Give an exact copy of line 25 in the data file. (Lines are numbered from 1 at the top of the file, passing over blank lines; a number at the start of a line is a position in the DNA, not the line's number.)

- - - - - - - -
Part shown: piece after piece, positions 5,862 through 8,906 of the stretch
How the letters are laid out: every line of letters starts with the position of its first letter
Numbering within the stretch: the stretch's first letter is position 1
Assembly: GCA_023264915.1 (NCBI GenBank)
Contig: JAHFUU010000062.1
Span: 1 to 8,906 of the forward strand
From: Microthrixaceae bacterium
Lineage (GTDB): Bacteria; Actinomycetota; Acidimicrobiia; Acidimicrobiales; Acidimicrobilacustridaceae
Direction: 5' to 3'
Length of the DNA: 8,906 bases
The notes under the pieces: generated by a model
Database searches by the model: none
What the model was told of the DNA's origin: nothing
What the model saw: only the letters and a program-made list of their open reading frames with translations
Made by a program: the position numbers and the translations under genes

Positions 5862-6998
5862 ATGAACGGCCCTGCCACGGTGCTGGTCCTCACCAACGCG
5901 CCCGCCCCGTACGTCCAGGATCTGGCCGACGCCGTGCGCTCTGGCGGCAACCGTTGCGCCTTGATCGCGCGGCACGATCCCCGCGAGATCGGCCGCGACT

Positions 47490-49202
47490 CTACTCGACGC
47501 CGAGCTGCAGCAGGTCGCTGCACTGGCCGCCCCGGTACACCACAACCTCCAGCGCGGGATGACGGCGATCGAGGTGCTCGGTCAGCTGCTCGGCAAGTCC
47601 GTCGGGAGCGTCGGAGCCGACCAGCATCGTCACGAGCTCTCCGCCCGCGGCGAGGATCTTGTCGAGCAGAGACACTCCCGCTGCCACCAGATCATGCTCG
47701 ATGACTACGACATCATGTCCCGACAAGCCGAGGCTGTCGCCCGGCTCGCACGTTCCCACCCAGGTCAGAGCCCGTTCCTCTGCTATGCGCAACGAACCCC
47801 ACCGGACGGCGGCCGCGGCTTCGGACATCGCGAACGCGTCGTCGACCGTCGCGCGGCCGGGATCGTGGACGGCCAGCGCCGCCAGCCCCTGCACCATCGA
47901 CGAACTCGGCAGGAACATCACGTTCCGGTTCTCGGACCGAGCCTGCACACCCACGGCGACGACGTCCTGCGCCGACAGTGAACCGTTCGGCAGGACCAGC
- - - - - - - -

47901 CGAACTCGGCAGGAACATCACGTTCCGGTTCTCGGACCGAGCCTGCACACCCACGGCGACGACGTCCTGCGCCGACAGTGAACCGTTCGGCAGGACCAGC